Livingston: David Martindale deemed fit and proper by SFA

By Kheredine IdessaneBBC Scotland
'I've earned the right to be passed fit and proper'

Livingston manager David Martindale has been deemed a fit and proper person after a Scottish FA hearing.

Martindale previously spent three-and-a-half years in prison after pleading guilty in 2004 to being involved with organised crime.

Since taking over as Livingston manager earlier this season, his side have won nine, drawn two, and reached the Scottish League Cup final.

The 46-year-old's case was heard by the Professional Game Board on Tuesday.

"I'd like to thank every single person on social media, the fans, pundits and media, for their support," said Martindale.

"I'm delighted that the SFA has given me a chance to progress my career with Livingston."

Martindale has previously been unsuccessful in the process and has spoken openly about his conviction and time spent in prison more than a decade ago.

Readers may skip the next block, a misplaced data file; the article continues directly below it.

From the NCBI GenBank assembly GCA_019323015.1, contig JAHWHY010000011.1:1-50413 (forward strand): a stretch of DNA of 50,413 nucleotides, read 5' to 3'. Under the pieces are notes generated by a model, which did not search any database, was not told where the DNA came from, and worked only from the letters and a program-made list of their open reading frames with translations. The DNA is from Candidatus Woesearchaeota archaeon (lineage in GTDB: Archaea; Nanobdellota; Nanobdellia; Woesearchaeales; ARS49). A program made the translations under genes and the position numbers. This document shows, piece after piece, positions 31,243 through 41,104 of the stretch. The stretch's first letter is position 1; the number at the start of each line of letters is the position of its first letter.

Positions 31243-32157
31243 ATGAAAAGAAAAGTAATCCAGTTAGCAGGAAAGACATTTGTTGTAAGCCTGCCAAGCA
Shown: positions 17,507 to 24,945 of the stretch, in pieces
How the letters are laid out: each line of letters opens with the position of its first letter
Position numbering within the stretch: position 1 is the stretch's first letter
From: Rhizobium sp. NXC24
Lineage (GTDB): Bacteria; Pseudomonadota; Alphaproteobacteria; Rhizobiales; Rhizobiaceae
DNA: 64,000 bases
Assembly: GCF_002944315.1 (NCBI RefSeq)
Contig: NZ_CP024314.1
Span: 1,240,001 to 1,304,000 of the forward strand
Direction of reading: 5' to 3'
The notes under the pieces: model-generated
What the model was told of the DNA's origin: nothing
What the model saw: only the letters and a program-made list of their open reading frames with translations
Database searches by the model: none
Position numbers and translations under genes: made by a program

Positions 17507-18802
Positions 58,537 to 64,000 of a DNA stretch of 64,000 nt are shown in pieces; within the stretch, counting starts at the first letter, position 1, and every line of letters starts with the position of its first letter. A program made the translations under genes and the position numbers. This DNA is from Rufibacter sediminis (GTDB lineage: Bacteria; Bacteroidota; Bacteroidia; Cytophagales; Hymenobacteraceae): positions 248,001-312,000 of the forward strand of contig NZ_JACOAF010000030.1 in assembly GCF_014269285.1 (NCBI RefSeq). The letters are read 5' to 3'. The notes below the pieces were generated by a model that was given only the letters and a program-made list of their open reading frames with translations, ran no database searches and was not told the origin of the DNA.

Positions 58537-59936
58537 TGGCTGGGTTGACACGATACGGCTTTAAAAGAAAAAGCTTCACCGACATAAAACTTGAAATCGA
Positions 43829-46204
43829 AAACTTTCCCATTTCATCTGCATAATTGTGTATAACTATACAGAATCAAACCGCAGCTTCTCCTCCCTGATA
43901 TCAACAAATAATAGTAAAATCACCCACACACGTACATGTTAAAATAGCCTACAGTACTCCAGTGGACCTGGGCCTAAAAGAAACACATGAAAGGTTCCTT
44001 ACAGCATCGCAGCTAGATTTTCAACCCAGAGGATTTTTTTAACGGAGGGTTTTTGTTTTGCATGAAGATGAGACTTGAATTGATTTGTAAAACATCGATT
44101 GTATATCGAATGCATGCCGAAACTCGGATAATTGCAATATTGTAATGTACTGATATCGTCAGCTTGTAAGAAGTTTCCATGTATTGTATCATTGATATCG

Each year, clubs provide the SFA with an 'official return' that lists directors and other officials. Member clubs also have to notify of any changes to the most recent official return.

After viewing his interview on Football Focus, Professor Phil Scraton wrote to the SFA in support of Martindale. Scraton is professor emeritus of law at Queen's University Belfast and sat on the Hillsborough Independent Panel.

Livingston MP Hannah Bardell has written to SFA president Rod Petrie in support of Martindale and Kilmarnock boss Alex Dyer has backed his fellow Scottish Premiership manager, saying he deserves a second chance.

"It's still a massive regret," added Martindale. "I put a lot of people through a massive negative experience. My wife, my son.

"So although you can sit here now and feel proud that you're the Livingston manager, I won't let myself dwell on that. I'll always remember where I've been and what I've done because I think that's important that you don't forget.

"Addiewell Prison for men have been in touch recently and they want me to go in and speak about my rehabilitation. If that can help one individual, surely that's a good thing and I'm more than open to doing that."